The first legal challenge to an elections law under Section 2 of the Voting Rights Act (VRA), since the U.S. Supreme Court shot down preclearance protections under Section 5 of the VRA in June, is underway with little to no fanfare.
On Nov. 4, 2013, U.S. District Judge Lynn Adelman will hear a challenge to Wisconsin’s voter identification law brought by Advancement Project, a civil rights advocacy group, and pro bono counsel Arnold & Porter.
In 2011, the state’s Republican-led legislature passed a law that would require voters to present a government-issued ID in order to cast a ballot in local, state and federal elections. The new measure would have counted Wisconsin among nearly three dozen states with voter ID laws, according to the National Conference of State Legislatures.
Republican proponents say such laws protect against voter fraud. But Democrats and other detractors argue there is little evidence of rampant voter fraud to support the need for such changes, but instead, the laws unfairly hinders minorities, the elderly and the poor from participating in elections.
“As the leading democracy of the world, the U.S. should work to keep our voting system free, fair, and accessible to all Americans,” said Advancement Project Co-Director Penda Hair in a statement. “Yet we are witnessing the greatest assault on voting rights in decades.”
In March 2012, Dane County Circuit Court Judge Richard G. Niess ruled in favor of the League of Women Voters and others, who claimed Wisconsin’s new law erected barriers to full citizen participation in the voting process.
In May of this year, the Fourth District Court of Appeals overturned Niess’ ruling, saying, among other things, that the League "makes no effective argument that, on its face, the [voter ID] requirement makes voting so difficult and inconvenient as to amount to a denial of the right to vote."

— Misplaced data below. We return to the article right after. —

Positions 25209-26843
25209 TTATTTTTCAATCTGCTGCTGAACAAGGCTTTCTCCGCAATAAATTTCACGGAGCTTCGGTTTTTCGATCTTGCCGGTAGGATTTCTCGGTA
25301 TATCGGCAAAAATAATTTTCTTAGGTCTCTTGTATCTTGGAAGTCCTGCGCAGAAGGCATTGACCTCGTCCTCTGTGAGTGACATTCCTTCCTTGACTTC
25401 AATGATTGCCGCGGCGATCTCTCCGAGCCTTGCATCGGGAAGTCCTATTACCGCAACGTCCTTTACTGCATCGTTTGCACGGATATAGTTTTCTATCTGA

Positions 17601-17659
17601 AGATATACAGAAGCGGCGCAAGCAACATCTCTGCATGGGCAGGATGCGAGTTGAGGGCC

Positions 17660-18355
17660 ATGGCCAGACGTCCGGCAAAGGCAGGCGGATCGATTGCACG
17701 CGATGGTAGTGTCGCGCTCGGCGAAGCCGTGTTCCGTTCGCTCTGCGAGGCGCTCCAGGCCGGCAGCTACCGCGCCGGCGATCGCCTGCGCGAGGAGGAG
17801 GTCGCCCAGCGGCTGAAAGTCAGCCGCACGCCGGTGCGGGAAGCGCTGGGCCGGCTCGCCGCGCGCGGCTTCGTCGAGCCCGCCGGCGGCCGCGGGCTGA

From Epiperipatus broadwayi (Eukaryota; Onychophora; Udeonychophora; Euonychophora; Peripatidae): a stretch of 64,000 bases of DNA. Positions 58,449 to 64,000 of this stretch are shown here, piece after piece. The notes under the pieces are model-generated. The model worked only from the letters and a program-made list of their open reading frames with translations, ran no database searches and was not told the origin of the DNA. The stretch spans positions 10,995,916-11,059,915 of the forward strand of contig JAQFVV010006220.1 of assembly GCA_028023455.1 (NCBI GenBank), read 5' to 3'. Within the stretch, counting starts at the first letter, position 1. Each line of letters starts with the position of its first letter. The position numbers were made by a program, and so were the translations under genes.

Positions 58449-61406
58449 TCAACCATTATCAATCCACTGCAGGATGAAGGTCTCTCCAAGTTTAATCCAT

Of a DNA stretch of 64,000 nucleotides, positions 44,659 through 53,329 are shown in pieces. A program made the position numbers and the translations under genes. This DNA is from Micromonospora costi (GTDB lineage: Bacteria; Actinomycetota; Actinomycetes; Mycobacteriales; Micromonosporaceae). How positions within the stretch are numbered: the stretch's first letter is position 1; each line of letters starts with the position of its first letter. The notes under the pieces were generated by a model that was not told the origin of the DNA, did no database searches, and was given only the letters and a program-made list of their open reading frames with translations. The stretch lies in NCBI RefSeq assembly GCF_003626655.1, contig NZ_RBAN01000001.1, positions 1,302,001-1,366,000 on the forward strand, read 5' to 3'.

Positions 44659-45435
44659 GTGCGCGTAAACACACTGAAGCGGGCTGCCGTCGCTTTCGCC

Even with that victory, Wisconsin faces another challenge in the face of the Advancement Project’s motion, which alleges that the law is discriminatory as determined by Section 2 of the VRA.
According to evidence submitted to the court, the group said, close to 28,000 African-American and 12,000 Hispanic voters lack a driver’s license or state ID. The numbers equal roughly 16 percent of African-American and 25 percent of Hispanic voters, compared to 10 percent of White voters, who may face difficulty casting a ballot because they lack the required documentation.
The numbers reflect what civil rights groups have been saying all along—that these new laws unjustly target minorities.
Restrictive voter ID laws were among a wave of regressive voting policies that swept across the country in the two years leading up to the 2012 presidential election. Cuts to early voting, voter roll purges, proof-of-citizenship demands, and voter challenges at the polls increased across the country.
And voters of color were disproportionately impacted, activists said, since they were less likely to have state-issued photo ID, more likely to use early voting, more likely to be naturalized citizens, and more likely to be targeted for polling place intimidation.
And the Supreme Court’s June 2013 decision in Shelby County v. Holder, which blocked the U.S. Justice Department’s ability to defend citizens from discriminatory voting practices under Section 5 of the Voting Rights Act, simply empowered even more states to pursue those suppressive laws.
“After Shelby, Section 2 provides one of the last lines of defense against legislatures that would disenfranchise voters of color,” Hair said. “The strength of that defense will be tested for the first time in this case and we are confident it will prevail."
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